August 24, 2007 · Posted in: i Report Features

Boys to (pampered) men

IT’S no secret that in the Philippines, we tend to spoil our men. But it seems all that babying is not doing the Filipino male any good. Indeed, the supposed favored status that boys enjoy while they are growing up seems to work against them years later.

photo by Jaileen JimenoFor instance, recent data show that women have been outpacing the men in the workplace. According to the Bureau of Labor and Employment Statistics, women big bosses now outnumber their male counterparts. Official data also show that males have higher unemployment rates than women.

Some observers say that can be traced partly to the fact that when the men were young, they had less tasks and responsibilities at home compared to their sisters. If they were given any chores at all, these were probably short-term and requiring little focus.

In contrast, girls are assigned a list of tasks, many of which require patience and more than a bit of diligence. As a result, many girls grow up to be masters at multi-tasking and more adept at handling the requirements of the modern workplace.

Mercy Abad, who now heads the marketing and research group TNS-Global, credits her own childhood filled with chores for her professional success. She also says that in today?s workplace, the women “are taking over.”

We hope the piece, the latest in i Report‘s current series on Filipino women, will encourage the parents among your readers to take a second look at the way they are rearing their own children.

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2 Responses to Boys to (pampered) men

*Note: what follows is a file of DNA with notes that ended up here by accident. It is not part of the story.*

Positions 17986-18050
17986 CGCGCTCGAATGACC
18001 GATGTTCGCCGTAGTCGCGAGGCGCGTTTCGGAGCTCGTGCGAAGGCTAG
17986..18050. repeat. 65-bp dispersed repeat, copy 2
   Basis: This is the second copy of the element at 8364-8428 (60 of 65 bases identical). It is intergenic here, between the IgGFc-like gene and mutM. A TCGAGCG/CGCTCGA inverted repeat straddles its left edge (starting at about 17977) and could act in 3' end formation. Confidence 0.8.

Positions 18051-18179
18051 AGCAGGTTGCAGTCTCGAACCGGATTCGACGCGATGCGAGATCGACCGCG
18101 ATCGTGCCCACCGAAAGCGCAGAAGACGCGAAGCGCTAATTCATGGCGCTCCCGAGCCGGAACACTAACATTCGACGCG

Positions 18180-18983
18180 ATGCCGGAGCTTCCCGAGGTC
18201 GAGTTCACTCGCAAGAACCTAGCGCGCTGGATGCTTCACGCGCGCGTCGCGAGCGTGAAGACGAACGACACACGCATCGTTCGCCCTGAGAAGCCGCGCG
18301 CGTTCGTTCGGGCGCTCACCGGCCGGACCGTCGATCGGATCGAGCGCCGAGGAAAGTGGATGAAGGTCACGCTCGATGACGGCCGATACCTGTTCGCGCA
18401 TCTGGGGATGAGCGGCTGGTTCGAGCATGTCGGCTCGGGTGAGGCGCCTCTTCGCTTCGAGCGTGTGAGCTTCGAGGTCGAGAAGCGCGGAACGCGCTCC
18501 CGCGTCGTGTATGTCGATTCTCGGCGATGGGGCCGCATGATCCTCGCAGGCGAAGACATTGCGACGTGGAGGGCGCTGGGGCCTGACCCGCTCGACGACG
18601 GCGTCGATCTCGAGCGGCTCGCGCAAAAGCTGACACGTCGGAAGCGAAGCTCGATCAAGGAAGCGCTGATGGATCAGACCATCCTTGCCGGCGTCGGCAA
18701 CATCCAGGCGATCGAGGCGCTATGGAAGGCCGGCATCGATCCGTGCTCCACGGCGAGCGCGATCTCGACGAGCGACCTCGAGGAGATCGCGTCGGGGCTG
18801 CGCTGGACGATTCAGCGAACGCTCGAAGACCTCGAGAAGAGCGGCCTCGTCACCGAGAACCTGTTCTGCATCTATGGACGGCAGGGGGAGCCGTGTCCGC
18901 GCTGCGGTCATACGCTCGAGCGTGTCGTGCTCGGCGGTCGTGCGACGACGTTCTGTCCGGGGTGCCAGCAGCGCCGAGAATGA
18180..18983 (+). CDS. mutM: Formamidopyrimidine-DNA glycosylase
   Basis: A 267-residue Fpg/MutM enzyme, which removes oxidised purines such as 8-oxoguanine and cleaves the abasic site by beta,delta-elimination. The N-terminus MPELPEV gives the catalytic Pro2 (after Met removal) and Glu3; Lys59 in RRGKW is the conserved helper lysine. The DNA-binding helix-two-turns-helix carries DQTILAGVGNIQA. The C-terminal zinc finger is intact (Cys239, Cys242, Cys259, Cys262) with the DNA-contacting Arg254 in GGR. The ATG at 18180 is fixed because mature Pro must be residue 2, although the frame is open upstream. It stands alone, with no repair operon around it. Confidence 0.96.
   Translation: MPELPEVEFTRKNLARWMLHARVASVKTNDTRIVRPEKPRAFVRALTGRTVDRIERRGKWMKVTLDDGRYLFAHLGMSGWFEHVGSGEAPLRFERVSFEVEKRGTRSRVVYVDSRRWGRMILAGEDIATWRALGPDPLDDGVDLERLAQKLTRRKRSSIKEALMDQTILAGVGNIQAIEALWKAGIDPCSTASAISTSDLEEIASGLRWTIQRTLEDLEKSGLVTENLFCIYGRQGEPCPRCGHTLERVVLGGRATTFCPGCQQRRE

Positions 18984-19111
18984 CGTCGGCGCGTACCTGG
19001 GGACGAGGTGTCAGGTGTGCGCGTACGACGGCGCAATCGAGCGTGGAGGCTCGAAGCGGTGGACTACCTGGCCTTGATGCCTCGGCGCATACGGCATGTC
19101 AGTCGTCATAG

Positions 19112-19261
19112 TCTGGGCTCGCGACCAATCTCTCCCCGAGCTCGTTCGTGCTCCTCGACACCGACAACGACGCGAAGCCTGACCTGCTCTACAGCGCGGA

August 26th, 2007 at 1:28 am

I regret having skipped my carpentry class back in high school 😛 I’m still learning how to drive a nail straight with a hammer without messing up the job.

I guess the saying “It’s a man’s world after all” doesn’t hold that much water anymore. I definitely hope this statistic doesn’t put down the male population. Get up men, and be men!!


Felipe Barreto

August 28th, 2007 at 12:27 am

Perhaps it is time to change the mindset of mothers who have turned their sons into mama’s boys and spoiled them rotten.

After all, the mothers spend more time with their children than the fathers, so they should have more influence with the children than the fathers.

Can the mothers escape blame if they have turned their sons into spoiled brats?

Those spoiled brats turn into rotten fathers, who, in turn, evade their responsibility to their children — and so on, in a never-ending vicious cycle.

If one wants to change dysfunctional values in a culture, start first with the mothers who are mainly responsible for transmitting those values to the next generation.

If there are many things wrong with how the culture functions — from corruption to indiscipline to inferior performance in a wide range of fields — check how far improper values are responsible.

Women don’t seem to realize the tremendous power they have — and the tremendous responsibility as well — for imparting the proper values to their children.

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